Ammonium iron(III) sulfate

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Ammonium iron(III) sulfate
Ferric amm sulfate.jpg
Ferric Ammonium Sulfate Dodecahydrate formula.png
Names
IUPAC name
Ammonium iron(III) sulfate
Other names
Ferric ammonium sulfate
Ferric alum
Identifiers
3D model (Jmol)
ChemSpider
ECHA InfoCard 100.107.412
UNII
Properties
FeNH4(SO4)2
Molar mass 482.25 g/mol (dodecahydrate)
Appearance Pale violet octahedral crystals
Odor weak ammonia-like
Density 1.71 g/cm3
Melting point 39 to 41 °C (102 to 106 °F; 312 to 314 K)
1240 g/L
Hazards
Main hazards Irritant (Xi)
Related compounds
Other anions
Ammonium iron(III) citrate
Ammonium chloride
Other cations
Ammonium aluminium sulfate
potassium aluminium sulfate
Related compounds
Ammonium iron(II) sulfate
Except where otherwise noted, data are given for materials in their standard state (at 25 °C [77 °F], 100 kPa).
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Infobox references

Ammonium iron(III) sulfate, NH4Fe(SO4)2·12 H2O, or NH4[Fe(H2O)6](SO4)2·6 H2O, also known as ferric ammonium sulfate (FAS) or iron alum, is a double salt in the class of alums, which consists of compounds with the general formula AB(SO4)2 · 12 H2O.[1] It has the appearance of weakly violet, octahedrical crystals. There has been some discussion regarding the origin of the crystals' colour, with some ascribing it to impurities in the compound,[2] and others claiming it to be a property of the crystal itself.[3]

FAS is paramagnetic,[4] acidic and toxic towards microorganisms.[5] It is a weak oxidizing agent, capable of being reduced to Mohr's salt, ferrous ammonium sulfate.

Preparation[edit]

FAS can be prepared by crystallization from a solution of ferric sulfate and ammonium sulfate. Iron(II) in ferrous sulfate is oxidized to Iron(III) in ferric sulfate by addition of sulfuric and nitric acid. Upon addition of ammonium sulfate to the solution and damping in of the solution, ferric ammonium sulfate crystals will precipitate.

Oxidation: 6 FeSO4 + 2 HNO3 + 3 H2SO4 = 3 Fe2(SO4)3 + 2 NO + 4 H2O

Synthesis: Fe2(SO4)3 + (NH4)2SO4 = 2 NH4Fe(SO4)2

Procedure[6]:

The nitric and sulfuric acid is reacted with the ferrous sulfate to make ferric sulfate, nitric oxide, and water. The ferric sulfate is mixed with ammonium sulfate and crystallized to get ammonium iron(III) sulfate. The solution is normally tested to ensure that no more iron(II) is left.

Crystals of ferric ammonium sulfate

Uses[edit]

Areas of use for FAS include waste water treatment,[7] tanning,[7] production of dyestuffs,[7] and as an etching agent in the production of electronic components.[8] It has been used in a wide area of applications, including adiabatic refrigeration equipment,[9] biochemical analysis[10] and organic synthesis.[11]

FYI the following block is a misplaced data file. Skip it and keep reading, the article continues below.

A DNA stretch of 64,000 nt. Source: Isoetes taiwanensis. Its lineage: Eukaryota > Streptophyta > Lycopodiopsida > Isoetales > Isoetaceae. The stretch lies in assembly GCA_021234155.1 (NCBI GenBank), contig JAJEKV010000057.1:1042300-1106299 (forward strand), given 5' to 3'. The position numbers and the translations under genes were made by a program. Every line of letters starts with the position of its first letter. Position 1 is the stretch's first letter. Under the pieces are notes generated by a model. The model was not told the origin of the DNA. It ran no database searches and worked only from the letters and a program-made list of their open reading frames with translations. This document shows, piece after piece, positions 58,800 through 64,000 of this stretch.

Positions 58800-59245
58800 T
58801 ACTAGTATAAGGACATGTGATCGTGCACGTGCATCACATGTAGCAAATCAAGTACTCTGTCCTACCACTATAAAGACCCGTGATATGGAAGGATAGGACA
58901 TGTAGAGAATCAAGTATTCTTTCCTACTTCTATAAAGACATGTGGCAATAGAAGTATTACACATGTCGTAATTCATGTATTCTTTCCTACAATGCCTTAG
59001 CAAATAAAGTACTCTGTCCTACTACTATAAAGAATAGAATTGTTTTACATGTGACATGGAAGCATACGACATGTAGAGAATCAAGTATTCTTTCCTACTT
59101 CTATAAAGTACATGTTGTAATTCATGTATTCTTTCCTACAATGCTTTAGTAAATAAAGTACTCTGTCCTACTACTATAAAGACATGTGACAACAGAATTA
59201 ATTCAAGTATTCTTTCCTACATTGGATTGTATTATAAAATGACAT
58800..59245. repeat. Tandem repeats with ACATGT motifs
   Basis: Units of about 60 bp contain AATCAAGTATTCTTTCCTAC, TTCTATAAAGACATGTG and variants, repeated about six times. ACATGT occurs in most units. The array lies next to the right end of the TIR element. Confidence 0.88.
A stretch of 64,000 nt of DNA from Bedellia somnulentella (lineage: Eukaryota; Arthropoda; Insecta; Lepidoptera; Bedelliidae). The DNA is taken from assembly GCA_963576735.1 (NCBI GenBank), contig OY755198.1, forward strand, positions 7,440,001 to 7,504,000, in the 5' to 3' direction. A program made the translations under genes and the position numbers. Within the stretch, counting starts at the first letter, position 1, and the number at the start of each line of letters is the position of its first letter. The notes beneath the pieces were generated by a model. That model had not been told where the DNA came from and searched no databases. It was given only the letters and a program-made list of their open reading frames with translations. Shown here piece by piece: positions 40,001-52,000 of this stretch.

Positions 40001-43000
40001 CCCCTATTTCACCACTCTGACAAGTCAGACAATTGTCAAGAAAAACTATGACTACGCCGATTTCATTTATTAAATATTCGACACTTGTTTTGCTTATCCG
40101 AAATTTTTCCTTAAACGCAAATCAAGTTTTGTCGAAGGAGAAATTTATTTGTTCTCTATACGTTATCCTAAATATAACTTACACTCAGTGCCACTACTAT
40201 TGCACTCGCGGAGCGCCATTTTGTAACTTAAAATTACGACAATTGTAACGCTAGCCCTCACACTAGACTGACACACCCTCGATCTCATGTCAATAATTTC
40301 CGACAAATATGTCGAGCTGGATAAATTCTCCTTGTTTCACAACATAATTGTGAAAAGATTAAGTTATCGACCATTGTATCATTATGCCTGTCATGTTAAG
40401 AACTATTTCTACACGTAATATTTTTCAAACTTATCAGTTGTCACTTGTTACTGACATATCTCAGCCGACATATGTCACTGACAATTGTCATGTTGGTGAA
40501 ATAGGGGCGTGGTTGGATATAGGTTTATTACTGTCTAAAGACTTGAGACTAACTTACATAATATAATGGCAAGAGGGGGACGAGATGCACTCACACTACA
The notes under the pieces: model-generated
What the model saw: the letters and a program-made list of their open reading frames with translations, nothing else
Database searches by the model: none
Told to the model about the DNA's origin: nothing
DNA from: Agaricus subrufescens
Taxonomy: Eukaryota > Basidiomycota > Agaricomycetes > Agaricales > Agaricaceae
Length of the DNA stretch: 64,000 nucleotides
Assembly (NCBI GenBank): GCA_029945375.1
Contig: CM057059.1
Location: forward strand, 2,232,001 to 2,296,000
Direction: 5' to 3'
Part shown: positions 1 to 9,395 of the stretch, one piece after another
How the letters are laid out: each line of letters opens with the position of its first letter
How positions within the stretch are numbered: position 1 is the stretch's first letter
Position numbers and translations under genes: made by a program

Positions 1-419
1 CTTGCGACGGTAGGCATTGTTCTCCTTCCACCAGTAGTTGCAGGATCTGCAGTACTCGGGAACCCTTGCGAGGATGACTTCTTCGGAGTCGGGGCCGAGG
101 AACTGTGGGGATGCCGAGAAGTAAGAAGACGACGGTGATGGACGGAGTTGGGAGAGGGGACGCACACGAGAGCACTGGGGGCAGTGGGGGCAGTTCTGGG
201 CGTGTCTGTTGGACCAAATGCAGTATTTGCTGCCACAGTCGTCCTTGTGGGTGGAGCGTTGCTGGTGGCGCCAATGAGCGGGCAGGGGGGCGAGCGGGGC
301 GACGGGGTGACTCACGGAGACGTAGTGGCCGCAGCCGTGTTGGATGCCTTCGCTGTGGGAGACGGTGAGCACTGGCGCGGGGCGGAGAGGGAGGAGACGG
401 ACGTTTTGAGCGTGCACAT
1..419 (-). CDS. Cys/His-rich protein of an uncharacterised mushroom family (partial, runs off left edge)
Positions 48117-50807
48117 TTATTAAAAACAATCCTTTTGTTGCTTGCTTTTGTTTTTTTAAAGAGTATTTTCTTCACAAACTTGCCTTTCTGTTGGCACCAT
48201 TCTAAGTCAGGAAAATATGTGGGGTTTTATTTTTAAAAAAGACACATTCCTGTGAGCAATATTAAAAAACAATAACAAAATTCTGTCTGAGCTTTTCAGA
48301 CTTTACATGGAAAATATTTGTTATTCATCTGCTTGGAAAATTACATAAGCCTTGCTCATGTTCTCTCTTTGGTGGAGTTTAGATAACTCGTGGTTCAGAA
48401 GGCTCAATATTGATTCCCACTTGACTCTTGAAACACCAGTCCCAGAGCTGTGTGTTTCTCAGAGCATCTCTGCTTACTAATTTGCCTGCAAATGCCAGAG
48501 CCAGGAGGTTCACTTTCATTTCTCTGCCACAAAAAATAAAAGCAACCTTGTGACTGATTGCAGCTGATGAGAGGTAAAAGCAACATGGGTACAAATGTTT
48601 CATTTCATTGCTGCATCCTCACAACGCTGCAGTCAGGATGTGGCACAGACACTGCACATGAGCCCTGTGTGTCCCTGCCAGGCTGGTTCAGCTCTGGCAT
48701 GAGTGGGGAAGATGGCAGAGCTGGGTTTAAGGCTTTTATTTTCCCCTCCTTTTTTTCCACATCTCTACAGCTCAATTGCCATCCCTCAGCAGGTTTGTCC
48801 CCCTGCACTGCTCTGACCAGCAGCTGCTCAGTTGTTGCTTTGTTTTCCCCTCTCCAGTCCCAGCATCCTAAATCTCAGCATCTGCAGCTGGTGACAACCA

References[edit]

  1. ^ Considine, Douglas M: Chemical and process technology encyclopedia, McGraw-Hill, New York, 1974, p. 993
  2. ^ Christensen, Odin T. "On the Cause of the Amethyst Color of Ferric Alum and of Mixed Crystals of Ferric and Manganic Alum". Chem. Lab. Roy. Vet. Agr. Hochschule, Kgl. Danske Vidsk. Selsk. Forh. 1906: 173–95. 
  3. ^ Bonnell, Jane; Philip Perman, Edgar (1921). "CCXXIX.—The colour of iron alum". J. Chem. Soc., Trans. 119: 1994–1997. doi:10.1039/CT9211901994. 
  4. ^ Cooke, Meyer; Wolf. "The Specific Heats of Three Paramagnetic salts at Very Low Temperatures". Proceedings of the Royal Society of London. Series A, Mathematical and Physical Sciences. 237 (1210): 395–403. doi:10.1098/rspa.1956.0185. 
  5. ^ Wang, Fei; et al. "Microcalorimetric investigation of the toxic action of ammonium ferric(III)sulfate on the metabolic activity of pure microbes". Environmental Toxicology and Pharmacology. 25: 351–357. doi:10.1016/j.etap.2007.11.004. 
  6. ^ Hecht, Horstmar: Prãparative Anorganische Chemie, Springer-Verlag, Berlin, 1951. p. 127
  7. ^ a b c Wiley Encyclopedia of inorganic chemistry: Volume 4, p. 1704:
  8. ^ Chen et al.: United States Patent 5518131 - "Etching molydbenum with ferric sulfate and ferric ammonium sulfate"
  9. ^ Grant W. Wilson, Peter T. Timbie: Construction techniques for adiabatic demagnetization refrigerators using ferric ammonium alum. Cryogenics, *Volume 39, Number 4, (1999) , p. 319–322
  10. ^ J. C. Whitehorn: A system of blood analysis. Supplement II. Simplified method for the determination of chlorides in blood or plasma. *Journal of Biological Chemistry (1921), 45 p. 449–60.
  11. ^ Yu, Shanxin; et al. (2005). "Application of ammonium ferric sulfate dodecahydrate in organic synthesis". General Review. 17 (1): 27–30.